The Fruit of Faithfulness
If you’ve spent any significant time in Scripture, you’ve almost certainly encountered the word “faith” (or pistis in Hebrew). Mentioned several hundred times, both our faith in Jesus and God's faithfulness towards us is vital to our relationship and understanding of God.
What does the Bible say about faithfulness? As one of the fruits of the Spirit, the fruit of faithfulness requires firmness in conviction and the keeping of promises. As Hebrews 11:1 (ESV) explains, faith is “… the assurance of things hoped for, the conviction of things not seen.” But to understand how the Holy Spirit works faithfulness in us, we must understand how God shows Himself faithful.
From the very beginning of His Word, we see God faithfully keeping His promises. Joshua 21:45 (NIV) states, “Not one of all the LORD’s good promises to Israel failed; every one was fulfilled.” Similarly, 1 Thessalonians 5:24 (ESV) says, “He who calls you is faithful; He will surely do it.”
One of the ways God makes promises to us is through His covenants. The major covenants are the Abrahamic, Davidic, and New Covenants—the three that promise the coming of Jesus—and the Noahic and Mosaic Covenants.
In the Abrahamic Covenant, God promises Abraham and his descendants land, children, and blessings. God showed His faithfulness by blessing his barren, 90-year-old wife, Sarah, with a son and preserving that son and his future descendants.
He fulfilled the rest of His covenant in bringing Abraham to the Promised Land and bringing redemption through Jesus. Abraham also showed his faithfulness to God by trusting His promises—even nearly sacrificing his promised son, Isaac, on the altar.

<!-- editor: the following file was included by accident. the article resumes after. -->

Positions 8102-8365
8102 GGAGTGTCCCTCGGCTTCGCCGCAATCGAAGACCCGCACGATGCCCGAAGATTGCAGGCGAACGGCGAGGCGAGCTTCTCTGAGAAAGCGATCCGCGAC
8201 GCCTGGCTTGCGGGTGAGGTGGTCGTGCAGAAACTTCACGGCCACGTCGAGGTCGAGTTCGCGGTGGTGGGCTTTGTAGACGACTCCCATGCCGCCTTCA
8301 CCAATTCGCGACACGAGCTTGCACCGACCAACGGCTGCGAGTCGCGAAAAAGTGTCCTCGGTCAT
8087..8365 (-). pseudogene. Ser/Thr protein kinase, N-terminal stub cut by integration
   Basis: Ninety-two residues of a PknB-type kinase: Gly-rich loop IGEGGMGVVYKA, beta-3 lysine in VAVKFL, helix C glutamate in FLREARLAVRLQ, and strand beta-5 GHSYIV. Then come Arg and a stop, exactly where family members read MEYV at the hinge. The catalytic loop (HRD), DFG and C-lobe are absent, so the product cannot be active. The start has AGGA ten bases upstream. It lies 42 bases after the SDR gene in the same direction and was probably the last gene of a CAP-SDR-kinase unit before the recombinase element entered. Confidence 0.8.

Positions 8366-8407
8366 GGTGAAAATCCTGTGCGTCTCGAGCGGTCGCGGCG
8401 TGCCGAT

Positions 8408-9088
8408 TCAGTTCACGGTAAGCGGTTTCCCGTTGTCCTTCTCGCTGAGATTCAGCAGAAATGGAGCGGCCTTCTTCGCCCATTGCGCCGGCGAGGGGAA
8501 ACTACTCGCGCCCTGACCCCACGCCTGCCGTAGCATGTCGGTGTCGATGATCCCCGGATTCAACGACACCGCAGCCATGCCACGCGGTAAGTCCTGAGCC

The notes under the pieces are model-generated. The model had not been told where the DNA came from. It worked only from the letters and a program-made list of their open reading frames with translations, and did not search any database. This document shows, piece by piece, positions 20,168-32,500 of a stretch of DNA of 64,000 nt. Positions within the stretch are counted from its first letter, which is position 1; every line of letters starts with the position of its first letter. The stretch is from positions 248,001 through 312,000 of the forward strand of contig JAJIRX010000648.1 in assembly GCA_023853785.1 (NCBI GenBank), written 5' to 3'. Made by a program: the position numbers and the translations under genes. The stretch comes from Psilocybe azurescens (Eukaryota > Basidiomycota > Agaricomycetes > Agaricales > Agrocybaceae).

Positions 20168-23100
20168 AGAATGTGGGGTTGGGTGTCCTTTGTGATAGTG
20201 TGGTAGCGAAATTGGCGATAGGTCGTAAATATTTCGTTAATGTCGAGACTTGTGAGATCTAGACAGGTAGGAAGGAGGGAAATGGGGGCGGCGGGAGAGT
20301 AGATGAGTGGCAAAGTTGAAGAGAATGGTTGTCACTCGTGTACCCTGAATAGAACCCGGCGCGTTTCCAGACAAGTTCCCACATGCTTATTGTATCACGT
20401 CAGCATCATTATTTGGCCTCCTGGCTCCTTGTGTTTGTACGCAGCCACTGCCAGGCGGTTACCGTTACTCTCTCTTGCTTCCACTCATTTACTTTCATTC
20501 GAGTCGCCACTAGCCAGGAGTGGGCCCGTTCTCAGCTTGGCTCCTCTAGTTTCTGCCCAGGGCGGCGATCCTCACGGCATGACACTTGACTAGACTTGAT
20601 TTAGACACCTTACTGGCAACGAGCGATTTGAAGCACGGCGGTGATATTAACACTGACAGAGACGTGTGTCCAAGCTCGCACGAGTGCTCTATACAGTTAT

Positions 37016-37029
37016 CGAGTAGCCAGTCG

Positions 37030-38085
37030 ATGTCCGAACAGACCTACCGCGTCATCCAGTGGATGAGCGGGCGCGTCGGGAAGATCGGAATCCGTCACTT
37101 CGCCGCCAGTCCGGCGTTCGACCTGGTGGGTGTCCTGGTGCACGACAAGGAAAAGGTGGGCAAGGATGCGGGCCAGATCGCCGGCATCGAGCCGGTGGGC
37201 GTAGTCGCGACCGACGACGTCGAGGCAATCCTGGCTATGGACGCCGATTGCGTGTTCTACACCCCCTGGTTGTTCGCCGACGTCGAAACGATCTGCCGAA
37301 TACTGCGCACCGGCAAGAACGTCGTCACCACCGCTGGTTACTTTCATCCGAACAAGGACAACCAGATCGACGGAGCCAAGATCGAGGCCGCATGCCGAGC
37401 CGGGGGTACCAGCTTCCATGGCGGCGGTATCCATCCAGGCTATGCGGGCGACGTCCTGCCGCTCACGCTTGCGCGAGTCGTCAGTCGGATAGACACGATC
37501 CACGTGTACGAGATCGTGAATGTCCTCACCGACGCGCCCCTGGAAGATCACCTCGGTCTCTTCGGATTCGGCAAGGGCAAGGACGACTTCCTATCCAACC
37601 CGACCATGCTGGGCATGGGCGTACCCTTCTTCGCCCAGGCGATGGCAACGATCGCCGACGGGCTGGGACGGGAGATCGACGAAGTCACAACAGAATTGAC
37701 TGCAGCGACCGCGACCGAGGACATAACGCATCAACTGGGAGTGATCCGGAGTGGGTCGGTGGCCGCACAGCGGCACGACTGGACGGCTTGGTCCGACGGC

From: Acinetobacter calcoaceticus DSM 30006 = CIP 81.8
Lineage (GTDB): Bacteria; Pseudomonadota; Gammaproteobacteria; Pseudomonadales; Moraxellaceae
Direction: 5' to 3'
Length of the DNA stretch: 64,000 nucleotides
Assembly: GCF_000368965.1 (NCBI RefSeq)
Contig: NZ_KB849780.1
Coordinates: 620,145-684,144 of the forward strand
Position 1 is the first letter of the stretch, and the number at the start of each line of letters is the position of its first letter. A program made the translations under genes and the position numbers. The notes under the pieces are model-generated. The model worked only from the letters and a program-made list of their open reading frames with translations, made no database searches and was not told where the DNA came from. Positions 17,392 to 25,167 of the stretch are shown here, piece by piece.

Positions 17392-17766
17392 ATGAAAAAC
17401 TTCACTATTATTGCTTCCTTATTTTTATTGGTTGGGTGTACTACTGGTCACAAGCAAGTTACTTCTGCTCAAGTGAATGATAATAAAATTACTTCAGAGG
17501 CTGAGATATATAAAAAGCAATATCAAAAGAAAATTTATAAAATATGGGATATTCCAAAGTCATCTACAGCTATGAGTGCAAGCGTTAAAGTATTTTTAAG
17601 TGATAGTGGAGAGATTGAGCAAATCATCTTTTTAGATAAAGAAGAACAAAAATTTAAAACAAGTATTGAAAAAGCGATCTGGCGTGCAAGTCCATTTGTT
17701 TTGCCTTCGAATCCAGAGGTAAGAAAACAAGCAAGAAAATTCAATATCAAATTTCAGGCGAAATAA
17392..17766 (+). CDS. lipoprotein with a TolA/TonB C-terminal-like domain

In the Davidic Covenant, God promises to bless David’s line with the Messiah. This promise was fulfilled with the coming of Jesus, who is a direct descendant of David.
In the New Covenant, God promised to free His people from the Law by Jesus’ death and resurrection. This covenant would bring the forgiveness of sin, renewed hearts, and access to God through prayer. The fulfillment of this covenant was also the fulfillment of the Davidic and Abrahamic Covenants.
In the Mosaic Covenant, God establishes His Law with the people of Israel after He led them out from under the slavery of the Egyptian pharaohs. This covenant promised blessings if the Israelites were obedient and curses if they were disobedient. Throughout the Old Testament, you can see how God keeps this promise through the various struggles Israel encounters whenever they stray.
In the Noahic Covenant, God renews creation and promises to never destroy Earth again with a worldwide flood. This promise came in the form of a rainbow, the symbol of God’s covenant.